Question: What is one thing to look for when investing in a startup?
The following answers are provided by members of Young Entrepreneur Council (YEC), an invite-only organization comprised of the world’s most promising young entrepreneurs. In partnership with Citi, YEC recently launched BusinessCollective, a free virtual mentorship program that helps millions of entrepreneurs start and grow businesses.
How Customer Focused They Are
I ask every founder, “How many sales calls did you make in the last week?” If founders spend more time perfecting features than speaking with potential customers, their focus is in the wrong place. They might have a great product. It might look like a business. But without customers, it’s not a business. If the founders don’t understand this, the best sales team in the world can’t help them.
How Consumers Are Getting the Product
Peter Thiel, famed investor and entrepreneur says: “Most businesses actually get zero distribution channels to work. Poor distribution (not product) is the No. 1 cause of failure.” Most will tell you to focus exclusively on the product, and undoubtedly that is important. But we live in a distraction-constant world, and so the company needs a very thorough answer to customer acquisition.
How YOU Can Contribute
When investing in a startup, it’s important to feel that you can contribute something more than just money. We like to invest our time and money in partners where we have the opportunity to contribute our knowledge and connections to help that company/platform flourish. It’s a win across the board, and it makes you feel involved and responsible in the company’s fate.
A Realistic Valuation
If a valuation is outrageous, it’s more than just a sign that a founder has overvalued his or her startup. It could also be a sign of dishonesty, lack of business acumen or a failure to understand their target market. Only consider startups with realistic valuations, and you’re more likely to choose a company with a realistic understanding of how to become profitable in their market.
What Their Exit Strategy Is
What’s their exit strategy? What are their long term plans and goals? Do they envision a finish line? Obviously you want to invest in a management team that’s committed to the venture over the long haul. But hopefully, they’ve also thought ahead a few moves and can demonstrate some ideas as to how and when you may be able to see a return on your investment.
How Scalable It Is
A strong team and original idea can be a dime a dozen; the reality is that a startup lives or dies by their ability to scale their business. Sometimes the core question is whether the business is actually scalable. Is the idea ephemeral? Is this a product or service that will still be relevant and have room for growth in the next 10 years?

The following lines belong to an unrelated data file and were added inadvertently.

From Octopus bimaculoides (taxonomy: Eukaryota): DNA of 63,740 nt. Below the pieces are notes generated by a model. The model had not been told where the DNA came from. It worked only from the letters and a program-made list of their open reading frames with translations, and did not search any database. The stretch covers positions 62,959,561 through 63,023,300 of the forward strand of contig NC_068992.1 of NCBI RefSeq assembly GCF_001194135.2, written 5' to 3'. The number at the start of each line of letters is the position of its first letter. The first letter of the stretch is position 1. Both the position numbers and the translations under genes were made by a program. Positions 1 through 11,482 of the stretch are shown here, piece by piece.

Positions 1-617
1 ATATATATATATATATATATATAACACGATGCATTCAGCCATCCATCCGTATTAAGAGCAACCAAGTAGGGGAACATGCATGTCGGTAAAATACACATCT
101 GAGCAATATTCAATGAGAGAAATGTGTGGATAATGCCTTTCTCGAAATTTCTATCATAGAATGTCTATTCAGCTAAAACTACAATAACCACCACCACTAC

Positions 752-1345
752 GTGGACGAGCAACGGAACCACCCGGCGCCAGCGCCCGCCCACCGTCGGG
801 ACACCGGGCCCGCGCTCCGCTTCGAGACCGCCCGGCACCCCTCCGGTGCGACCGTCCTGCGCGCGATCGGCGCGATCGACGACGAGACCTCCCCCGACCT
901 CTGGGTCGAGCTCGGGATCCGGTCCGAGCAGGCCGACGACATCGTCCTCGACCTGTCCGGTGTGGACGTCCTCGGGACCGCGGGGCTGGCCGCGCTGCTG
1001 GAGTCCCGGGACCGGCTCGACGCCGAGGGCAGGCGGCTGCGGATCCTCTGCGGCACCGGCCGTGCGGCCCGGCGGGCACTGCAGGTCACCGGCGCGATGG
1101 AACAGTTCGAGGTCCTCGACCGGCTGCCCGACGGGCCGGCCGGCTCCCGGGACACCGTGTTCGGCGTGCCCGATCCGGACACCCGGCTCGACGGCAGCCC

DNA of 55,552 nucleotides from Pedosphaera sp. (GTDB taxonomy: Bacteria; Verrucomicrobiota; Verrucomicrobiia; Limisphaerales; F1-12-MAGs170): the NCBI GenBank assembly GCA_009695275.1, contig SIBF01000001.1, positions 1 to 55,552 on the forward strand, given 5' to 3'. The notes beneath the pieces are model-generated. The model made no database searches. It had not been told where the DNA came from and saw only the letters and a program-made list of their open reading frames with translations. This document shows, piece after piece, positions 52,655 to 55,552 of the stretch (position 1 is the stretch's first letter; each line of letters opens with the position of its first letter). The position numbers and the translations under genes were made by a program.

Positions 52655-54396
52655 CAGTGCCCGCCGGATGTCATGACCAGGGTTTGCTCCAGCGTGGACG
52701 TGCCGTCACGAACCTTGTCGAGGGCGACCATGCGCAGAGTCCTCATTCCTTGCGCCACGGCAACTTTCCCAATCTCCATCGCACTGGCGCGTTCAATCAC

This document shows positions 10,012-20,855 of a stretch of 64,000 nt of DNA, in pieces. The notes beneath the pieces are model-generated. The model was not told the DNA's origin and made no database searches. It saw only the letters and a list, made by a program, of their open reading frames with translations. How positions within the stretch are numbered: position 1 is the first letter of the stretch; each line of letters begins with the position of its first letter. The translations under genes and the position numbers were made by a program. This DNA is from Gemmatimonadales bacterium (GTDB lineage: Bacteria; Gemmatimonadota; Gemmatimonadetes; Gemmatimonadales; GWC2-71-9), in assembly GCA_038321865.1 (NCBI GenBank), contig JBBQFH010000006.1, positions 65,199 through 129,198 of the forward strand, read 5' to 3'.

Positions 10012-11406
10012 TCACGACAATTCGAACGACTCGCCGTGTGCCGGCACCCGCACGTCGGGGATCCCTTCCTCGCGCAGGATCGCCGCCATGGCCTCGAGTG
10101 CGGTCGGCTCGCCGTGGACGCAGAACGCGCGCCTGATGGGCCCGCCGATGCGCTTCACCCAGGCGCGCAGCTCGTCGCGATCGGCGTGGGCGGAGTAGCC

How Driven Their Founders Are
You’ve heard the saying: Plan B is a dream killer. This could not be more true than it is for a startup. You need to make sure the founders are going to do whatever it takes to make the company successful. Be careful of how much they need from you, as you want to invest your money, not yourself. Then, pay attention to what they perceive as obstacles (personal) vs. money issues (easily resolved).
How Much Traction It Has
Many startup ideas are just that: ideas. Look beyond the presentation of the idea. Have the founders actually made any progress on the business? Have they created mock-ups of their vision of the software? Have they tested response to their target market to gauge interest of their idea? Have they interviewed real potential customers? Do they have a list of qualified hires? Look for traction.
Whether It Makes Financial Sense
Other than the quality of the team, how do they handle money, particularly if they have raised money in the past? It’s a very important indicator to understand how they’re burning money, on what and whether they’re being unreasonably profligate. It says something not only about the startup but more importantly about the team—which is, as I said, No. 1.
How Viable Their Market Is
At the end of the day, market viability is the only thing that really matters. Is there room for the product in the market, and will people actually demand it?
How Their Team Reacts to Problems
It’s a cliché for a reason, but the team is what will make the business a success. Things will get hard, problems will stack up and everyone will have doubts. Sometimes you can ride a clown car into a gold mine, but I would not build a strategy around that approach. Find a team that has a track record of doing what they say they will do and is pursuing a problem worth solving.